According to Patrick Welch and Gerry Welch, externality is “the effect of an action on a person or thing that was not one of the parties involved in the action.” In other words, the cost and benefits of an action to one may differ from the cost and benefits of the same action to the society. Take smoking for example. Although the smoker and cigarette seller both benefit from cigarettes - namely the seller makes a profit and the smoker gets what he wants - society may not receive the same benefits. Instead, society has to face the costs that smoking causes. To better understand this, one should consider the costs. A pack of cigarettes is about $4.80 and this pack would become $10.45 when considering medical and lost productivity costs.
On a national scale, smoking costs up to $170 billion per year in health care expenditure. Over 60 percent of money spent on treatment was paid by public programs such as Medicare and Medicaid. On the other hand, productivity losses totaled $150 billion a year. This number can be examined at a smaller scale where researchers Ping-Yung and George Agyekum-Mensah studied the amount of smoking breaks that construction workers took and its effects on productivity. The results illustrated that the average construction worker smoked 6 cigarettes, which equates to a total of 73 minutes of break in an eight-hour workday. Furthermore, this productivity loss is exasperated by an increase in sick leaves requested by workers who smoke.
Based on the statistics above, one concludes that smoking burdens government programs, increases health care costs, and harms the economy due to loss of productivity. However, the controversy associated with this externality is that it also affects other people.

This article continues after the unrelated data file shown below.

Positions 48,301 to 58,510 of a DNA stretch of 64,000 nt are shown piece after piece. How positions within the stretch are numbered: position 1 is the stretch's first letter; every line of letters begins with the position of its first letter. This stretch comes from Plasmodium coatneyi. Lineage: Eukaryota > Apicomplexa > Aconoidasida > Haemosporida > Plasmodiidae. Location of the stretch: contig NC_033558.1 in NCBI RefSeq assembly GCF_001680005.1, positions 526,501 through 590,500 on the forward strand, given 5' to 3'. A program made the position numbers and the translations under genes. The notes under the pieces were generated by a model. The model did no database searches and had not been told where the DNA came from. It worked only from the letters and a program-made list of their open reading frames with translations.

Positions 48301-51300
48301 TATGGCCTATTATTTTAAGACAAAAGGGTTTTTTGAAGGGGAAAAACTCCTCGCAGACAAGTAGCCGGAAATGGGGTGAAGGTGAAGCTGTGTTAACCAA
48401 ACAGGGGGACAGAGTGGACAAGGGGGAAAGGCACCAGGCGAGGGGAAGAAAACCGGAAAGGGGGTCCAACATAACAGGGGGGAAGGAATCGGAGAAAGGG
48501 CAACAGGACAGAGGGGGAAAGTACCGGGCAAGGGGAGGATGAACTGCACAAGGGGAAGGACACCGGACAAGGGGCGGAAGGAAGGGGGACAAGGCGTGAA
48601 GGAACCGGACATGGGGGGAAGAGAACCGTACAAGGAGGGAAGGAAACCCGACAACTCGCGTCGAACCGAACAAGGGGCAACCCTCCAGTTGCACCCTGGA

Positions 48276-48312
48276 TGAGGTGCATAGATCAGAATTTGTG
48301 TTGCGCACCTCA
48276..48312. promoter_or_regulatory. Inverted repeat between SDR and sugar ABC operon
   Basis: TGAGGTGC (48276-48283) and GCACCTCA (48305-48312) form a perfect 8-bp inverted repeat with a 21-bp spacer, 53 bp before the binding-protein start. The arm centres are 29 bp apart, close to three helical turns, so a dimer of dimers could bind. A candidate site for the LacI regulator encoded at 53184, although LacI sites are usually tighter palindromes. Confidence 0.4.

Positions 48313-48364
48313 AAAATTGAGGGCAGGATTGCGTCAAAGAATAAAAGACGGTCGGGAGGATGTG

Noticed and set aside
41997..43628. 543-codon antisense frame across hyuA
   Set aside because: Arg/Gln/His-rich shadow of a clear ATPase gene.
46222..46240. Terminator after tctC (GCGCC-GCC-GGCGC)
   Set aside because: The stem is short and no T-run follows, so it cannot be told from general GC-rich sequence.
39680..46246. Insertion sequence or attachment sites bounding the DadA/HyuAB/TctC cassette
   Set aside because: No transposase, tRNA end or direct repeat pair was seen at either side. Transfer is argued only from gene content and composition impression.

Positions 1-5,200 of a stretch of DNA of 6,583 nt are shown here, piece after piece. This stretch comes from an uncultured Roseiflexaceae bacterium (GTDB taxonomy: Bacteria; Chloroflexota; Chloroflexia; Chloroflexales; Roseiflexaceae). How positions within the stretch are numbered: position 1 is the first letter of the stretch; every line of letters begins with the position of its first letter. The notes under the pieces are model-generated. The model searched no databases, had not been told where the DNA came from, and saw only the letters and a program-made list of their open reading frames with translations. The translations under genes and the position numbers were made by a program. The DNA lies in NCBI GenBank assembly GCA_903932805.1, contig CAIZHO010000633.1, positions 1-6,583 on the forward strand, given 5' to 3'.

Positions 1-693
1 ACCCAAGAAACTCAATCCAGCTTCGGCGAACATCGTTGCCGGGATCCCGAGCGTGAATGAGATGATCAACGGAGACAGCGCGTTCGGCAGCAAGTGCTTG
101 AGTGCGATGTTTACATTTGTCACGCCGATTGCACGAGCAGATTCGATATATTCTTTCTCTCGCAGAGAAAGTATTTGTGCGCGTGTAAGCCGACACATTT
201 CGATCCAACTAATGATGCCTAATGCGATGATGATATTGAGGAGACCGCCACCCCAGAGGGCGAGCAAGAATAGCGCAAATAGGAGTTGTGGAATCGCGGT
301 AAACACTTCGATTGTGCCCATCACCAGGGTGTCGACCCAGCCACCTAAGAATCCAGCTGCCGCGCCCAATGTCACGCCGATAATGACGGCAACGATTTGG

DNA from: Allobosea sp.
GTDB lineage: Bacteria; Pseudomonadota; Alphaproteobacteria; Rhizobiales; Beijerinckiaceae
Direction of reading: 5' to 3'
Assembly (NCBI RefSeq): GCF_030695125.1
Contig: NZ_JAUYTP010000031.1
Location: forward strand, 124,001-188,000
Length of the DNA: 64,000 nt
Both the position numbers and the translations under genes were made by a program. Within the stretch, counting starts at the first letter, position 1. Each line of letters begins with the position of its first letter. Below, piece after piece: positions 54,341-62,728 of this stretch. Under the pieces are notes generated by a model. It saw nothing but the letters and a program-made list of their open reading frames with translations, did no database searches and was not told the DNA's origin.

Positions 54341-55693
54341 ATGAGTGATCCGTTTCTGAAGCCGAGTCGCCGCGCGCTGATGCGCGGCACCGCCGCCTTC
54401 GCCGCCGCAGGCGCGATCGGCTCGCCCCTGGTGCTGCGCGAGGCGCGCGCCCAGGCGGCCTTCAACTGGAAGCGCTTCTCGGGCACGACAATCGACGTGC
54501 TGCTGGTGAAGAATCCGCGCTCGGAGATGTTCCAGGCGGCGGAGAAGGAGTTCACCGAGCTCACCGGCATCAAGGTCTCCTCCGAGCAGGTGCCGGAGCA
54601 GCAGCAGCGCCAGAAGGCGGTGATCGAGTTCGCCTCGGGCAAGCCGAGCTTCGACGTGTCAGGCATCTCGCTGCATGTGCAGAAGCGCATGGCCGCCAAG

Those who are around smokers may become second-hand smokers. Just like smokers, they also become more susceptible to smoking-related diseases even though they do not smoke. Consequently, not only smokers, but also the second-hand smokers are burdens to the society. If smoking becomes more prevalent, more smokers and second-hand smokers may develop lung disorders, which increases hospital costs and decreases productivity because those affected may not be able to work due to sickness. In addition to the second-hand smoking effect, inhaling nicotine may also lead to premature death, lung cancer, fire accident, and even climate change.
In order to reduce the external effects of smoking, the government should impose taxes on nicotine products, which will generate revenue for the government, while raising the price of cigarettes. Moreover, schools should implement programs that educate students about the consequences of smoking. Based on current research, both solutions have proven to be effective in reducing the number of smokers. Studies show that a 10 percent price increase in cigarette products (due to taxes) led to at least a 4 percent decrease in smoking prevalence anywhere in the world. Taxing smoking products also generated revenue for the government to spend on educational programs to encourage kids not to smoke. Research illustrates that creating anti-smoke programs at school effectively reduced smoking by 12 percent.
Bottomline: for teenagers who smoke or consider to smoke, you guys are part of the minority. Only 5 percent of teenagers smoke cigarettes. The other 95 percent do not.